"It has turned my life upside down in many respects. I decided to terminate everything I was working on before Whitney got sick," Davis says. "Everything is ME/CFS now. It's an emergency kind of effort."

The couple have spent their careers in and around Stanford University. Davis worked for decades in the school's biochemistry and genetics department while Dafoe, who just turned 70, works as a child psychologist. She has scaled back her hours to about five hours a week to care for her son.

After his PhD at Caltech, Davis completed his postdoc at Harvard studying under Nobel Laureate Jim Watson of "Watson and Crick" fame, who was immortalized in science textbooks for co-discovering the double-helix structure of DNA in 1953.

Davis joined Stanford's biochemistry department in 1972 as an associate professor and quickly began making a name for himself.

He co-wrote one paper that created a map with a new way to link genes to the traits they caused, which became a cornerstone of the field of genomics. It led Davis and his colleague to write a "proposal for a map of the whole human genome." The National Institutes of Health turned them down in 1979, saying their plan was too ambitious.

But Davis kept innovating, eventually accumulating more than 30 patents for technology he developed.

Finally, the world caught up to his vision. The $3.8 billion Human Genome Project began in 1990, with Davis' gene-sequencing technologies at its core. Completed in 2003, it launched a revolution in science. Handing researchers that foundational blueprint for human life gave biologists and doctors what up to that point was an unimagined power to diagnose, treat and ultimately prevent the full gamut of human disease.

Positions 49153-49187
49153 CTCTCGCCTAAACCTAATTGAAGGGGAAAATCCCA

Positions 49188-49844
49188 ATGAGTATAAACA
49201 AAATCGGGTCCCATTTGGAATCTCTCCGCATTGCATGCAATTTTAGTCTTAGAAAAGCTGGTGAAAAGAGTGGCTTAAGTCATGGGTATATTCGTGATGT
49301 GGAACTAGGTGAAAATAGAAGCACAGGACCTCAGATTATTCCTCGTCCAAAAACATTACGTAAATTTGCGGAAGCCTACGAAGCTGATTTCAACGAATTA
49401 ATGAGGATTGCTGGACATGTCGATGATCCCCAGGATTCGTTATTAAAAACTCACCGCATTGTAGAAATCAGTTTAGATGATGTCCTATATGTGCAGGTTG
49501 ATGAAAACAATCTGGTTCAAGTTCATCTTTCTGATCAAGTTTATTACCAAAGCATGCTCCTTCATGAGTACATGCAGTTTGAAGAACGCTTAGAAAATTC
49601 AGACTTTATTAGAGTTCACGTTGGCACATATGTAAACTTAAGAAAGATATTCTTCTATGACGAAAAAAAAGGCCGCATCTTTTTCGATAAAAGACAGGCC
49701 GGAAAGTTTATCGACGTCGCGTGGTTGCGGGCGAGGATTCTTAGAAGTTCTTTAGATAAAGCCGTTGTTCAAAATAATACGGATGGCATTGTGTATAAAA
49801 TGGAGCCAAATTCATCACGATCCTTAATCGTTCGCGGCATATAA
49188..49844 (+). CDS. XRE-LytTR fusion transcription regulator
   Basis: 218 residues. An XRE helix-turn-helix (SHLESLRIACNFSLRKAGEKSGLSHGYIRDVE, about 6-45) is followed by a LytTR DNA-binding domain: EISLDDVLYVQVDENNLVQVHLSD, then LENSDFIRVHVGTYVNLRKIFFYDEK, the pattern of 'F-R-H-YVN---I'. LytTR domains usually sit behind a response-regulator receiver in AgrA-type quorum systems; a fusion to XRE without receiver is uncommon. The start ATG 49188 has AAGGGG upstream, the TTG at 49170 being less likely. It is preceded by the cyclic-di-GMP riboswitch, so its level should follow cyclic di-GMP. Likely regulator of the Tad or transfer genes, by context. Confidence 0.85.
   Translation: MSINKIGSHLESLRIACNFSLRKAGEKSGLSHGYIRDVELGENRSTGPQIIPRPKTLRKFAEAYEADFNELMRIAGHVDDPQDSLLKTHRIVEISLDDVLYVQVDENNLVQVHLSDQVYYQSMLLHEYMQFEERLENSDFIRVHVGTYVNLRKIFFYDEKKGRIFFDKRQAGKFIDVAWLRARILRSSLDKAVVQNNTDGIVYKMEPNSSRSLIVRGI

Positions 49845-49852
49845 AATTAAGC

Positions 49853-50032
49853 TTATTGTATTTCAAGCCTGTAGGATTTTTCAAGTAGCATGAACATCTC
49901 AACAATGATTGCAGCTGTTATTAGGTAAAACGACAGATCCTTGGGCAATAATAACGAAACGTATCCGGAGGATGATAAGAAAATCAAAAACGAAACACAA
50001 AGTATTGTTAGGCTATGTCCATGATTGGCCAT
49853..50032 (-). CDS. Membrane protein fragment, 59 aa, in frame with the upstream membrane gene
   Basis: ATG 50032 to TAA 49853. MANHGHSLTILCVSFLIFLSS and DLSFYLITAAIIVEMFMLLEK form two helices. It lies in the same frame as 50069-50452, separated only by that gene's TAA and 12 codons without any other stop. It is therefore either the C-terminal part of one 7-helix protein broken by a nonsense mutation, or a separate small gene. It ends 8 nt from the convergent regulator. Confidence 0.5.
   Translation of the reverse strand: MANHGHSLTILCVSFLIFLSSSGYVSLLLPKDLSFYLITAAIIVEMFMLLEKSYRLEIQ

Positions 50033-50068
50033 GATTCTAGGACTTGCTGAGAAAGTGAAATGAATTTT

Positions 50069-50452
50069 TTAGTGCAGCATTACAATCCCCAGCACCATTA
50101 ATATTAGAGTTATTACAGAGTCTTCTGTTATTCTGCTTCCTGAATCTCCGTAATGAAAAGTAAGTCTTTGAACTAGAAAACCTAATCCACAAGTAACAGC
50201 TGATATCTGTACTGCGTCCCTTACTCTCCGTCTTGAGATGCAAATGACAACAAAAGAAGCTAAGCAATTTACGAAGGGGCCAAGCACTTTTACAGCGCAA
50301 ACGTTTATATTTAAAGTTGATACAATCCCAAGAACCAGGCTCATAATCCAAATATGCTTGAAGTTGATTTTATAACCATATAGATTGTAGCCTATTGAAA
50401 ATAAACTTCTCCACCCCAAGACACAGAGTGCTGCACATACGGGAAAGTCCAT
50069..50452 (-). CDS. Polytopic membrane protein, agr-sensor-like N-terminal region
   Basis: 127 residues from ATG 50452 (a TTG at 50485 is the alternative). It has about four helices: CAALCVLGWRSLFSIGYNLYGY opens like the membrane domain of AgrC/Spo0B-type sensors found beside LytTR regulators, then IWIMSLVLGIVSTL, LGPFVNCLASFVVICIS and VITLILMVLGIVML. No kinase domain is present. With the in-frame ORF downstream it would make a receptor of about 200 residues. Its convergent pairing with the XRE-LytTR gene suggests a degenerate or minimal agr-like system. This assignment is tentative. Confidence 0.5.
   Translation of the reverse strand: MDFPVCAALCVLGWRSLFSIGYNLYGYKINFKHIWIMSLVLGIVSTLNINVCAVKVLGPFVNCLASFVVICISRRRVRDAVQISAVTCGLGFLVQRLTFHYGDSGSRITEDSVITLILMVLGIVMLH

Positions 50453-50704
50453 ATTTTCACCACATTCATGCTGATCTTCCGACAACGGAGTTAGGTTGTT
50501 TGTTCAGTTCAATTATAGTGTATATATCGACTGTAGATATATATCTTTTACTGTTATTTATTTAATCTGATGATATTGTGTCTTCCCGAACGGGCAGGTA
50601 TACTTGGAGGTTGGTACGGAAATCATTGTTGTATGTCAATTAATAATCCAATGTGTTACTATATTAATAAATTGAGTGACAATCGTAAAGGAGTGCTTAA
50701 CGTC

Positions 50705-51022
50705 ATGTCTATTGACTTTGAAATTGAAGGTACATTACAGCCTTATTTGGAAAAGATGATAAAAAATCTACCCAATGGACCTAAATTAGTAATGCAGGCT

Davis was shortlisted by The Atlantic, along with SpaceX founder Elon Musk and Amazon founder Jeff Bezos, as someone tomorrow's historians will consider today's greatest inventors.

The same prescient mind that dreamed up the Human Genome Project now devotes days to what Davis calls "the last great disease to conquer."

He may need all his brilliance to save his son.

But then his son got sick, and his priorities changed

Davis and Dafoe raised their two children in a quiet Palo Alto neighborhood. Each year they backpacked as a family in California's Sierra mountains, disappearing for weeks at a time.

"I carried Whitney up there when he was young," Davis says. On one of these trips 5-year-old Whitney impressed his father by walking nine miles in a single day. On another Sierras trip their baby daughter Ashley took her first steps at 5,000 feet above sea level.